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Medicaid to Schools: A Small Aspect of Medicaid but an Immense Resource for NH Schools

August 14, 2017 Common Cents
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Medicaid is an important program for many of New Hampshire’s children, and the schools those children attend serve as key providers of medical services for their students. The Medicaid to Schools program, which allows schools to enroll as healthcare providers and receive federal reimbursements for providing Medicaid services, helps thousands of New Hampshire children through a variety of on- and off-site services, ranging from school nurses to speech therapists and other medical specialists. Many of these services are legally required, and the Medicaid to Schools program helps pay for them.

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Revenues Down Slightly in Most Recent Fiscal Year

August 4, 2017 Common Cents
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Following a substantial growth in revenue in State fiscal year (SFY) 2016, the preliminary accrual figures for SFY 2017 have been tabulated and show essentially no change in tax and transfer revenues from SFY 2016 preliminary numbers, and a drop in overall revenues, for the General and Education Trust Funds. These unaudited numbers are subject to change, and the State’s final numbers will not be known until the Comprehensive Annual Financial Report is completed at the end of the year. Last year, an additional $20.4 million in revenue was identified in the review process between the preliminary accrual and September 2016, so these 2017 figures are likely to vary in the coming months. However, the figures are not promising relative to the preliminary accrual figures for SFY 2016, suggesting revenue growth may have stalled.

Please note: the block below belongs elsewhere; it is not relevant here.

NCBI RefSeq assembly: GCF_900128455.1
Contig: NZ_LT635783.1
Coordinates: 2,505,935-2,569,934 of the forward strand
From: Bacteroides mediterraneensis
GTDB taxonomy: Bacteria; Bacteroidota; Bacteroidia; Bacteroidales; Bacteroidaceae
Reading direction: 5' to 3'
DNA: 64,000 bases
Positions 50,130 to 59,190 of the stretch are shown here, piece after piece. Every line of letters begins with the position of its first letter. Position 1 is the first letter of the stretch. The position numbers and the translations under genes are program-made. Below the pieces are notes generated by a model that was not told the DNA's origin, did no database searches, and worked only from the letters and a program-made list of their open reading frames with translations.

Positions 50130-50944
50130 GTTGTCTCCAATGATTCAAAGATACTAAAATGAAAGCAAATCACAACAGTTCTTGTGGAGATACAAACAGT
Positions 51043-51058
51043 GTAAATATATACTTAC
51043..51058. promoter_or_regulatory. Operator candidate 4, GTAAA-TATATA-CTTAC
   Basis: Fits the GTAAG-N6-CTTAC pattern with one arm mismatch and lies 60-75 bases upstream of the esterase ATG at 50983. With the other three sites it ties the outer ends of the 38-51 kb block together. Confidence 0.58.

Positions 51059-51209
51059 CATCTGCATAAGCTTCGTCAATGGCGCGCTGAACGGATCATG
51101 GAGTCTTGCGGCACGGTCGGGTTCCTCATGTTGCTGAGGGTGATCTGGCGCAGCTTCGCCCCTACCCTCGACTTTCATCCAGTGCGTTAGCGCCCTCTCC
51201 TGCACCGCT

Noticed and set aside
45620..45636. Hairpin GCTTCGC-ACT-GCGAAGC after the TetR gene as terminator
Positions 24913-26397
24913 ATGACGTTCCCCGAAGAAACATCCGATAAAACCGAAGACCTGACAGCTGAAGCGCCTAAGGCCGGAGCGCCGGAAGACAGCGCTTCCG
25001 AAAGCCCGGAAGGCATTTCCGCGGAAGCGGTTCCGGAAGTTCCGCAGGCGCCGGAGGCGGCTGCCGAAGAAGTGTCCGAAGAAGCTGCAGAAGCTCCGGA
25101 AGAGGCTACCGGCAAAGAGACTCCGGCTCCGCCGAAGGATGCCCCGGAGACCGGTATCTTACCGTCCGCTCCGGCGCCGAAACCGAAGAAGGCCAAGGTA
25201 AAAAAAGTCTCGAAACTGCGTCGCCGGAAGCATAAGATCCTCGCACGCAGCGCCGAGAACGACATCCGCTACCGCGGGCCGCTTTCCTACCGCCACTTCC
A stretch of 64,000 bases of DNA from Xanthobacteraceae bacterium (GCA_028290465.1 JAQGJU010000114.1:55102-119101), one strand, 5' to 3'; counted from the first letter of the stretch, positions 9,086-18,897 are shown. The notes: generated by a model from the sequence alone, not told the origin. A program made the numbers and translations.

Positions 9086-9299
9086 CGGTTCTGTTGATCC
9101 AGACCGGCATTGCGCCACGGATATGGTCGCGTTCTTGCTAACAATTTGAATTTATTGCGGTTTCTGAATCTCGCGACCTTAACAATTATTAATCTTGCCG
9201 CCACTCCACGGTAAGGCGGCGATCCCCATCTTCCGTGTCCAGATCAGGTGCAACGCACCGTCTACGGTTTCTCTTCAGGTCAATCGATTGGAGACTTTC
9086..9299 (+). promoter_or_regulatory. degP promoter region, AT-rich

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Demographic Changes Likely to Increase Demand for Medicaid

August 3, 2017 Common Cents
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Medicaid, a program funded jointly by the federal and state governments, helps eliminate or defray the costs of health coverage for certain populations with incomes below certain levels. The cost of providing health care coverage to Medicaid recipients varies dramatically across different groups of recipients. Children, for example, tend to be relatively inexpensive to cover. In State fiscal year 2016, low-income children made up about 64 percent of the participants in New Hampshire’s Medicaid managed care health coverage services, but only accounted for 20 percent of the costs, according to the State’s Department of Health and Human Services.

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Elections Highlight Continuing Questions About Keno Revenue

8 Nov 2017

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While results are still preliminary, Keno gaming appears to have been legalized in seven cities around New Hampshire as a result of Tuesday’s votes. The margin of victory in Rochester for Keno legalization was reportedly only one vote and may still be subject to change or recount, but voters appear to have legalized Keno gaming in Berlin, Claremont, Laconia, Manchester, Nashua, Rochester, and Somersworth. Voters in Concord, Dover, and Keene voted against Keno gaming legalization. Franklin had legalized Keno gaming previously, and the Portsmouth City Council decided to not put Keno on the ballot. Other municipalities, including the City of Lebanon, may make decisions regarding Keno legalization next year. These results have implications for State policy and finances.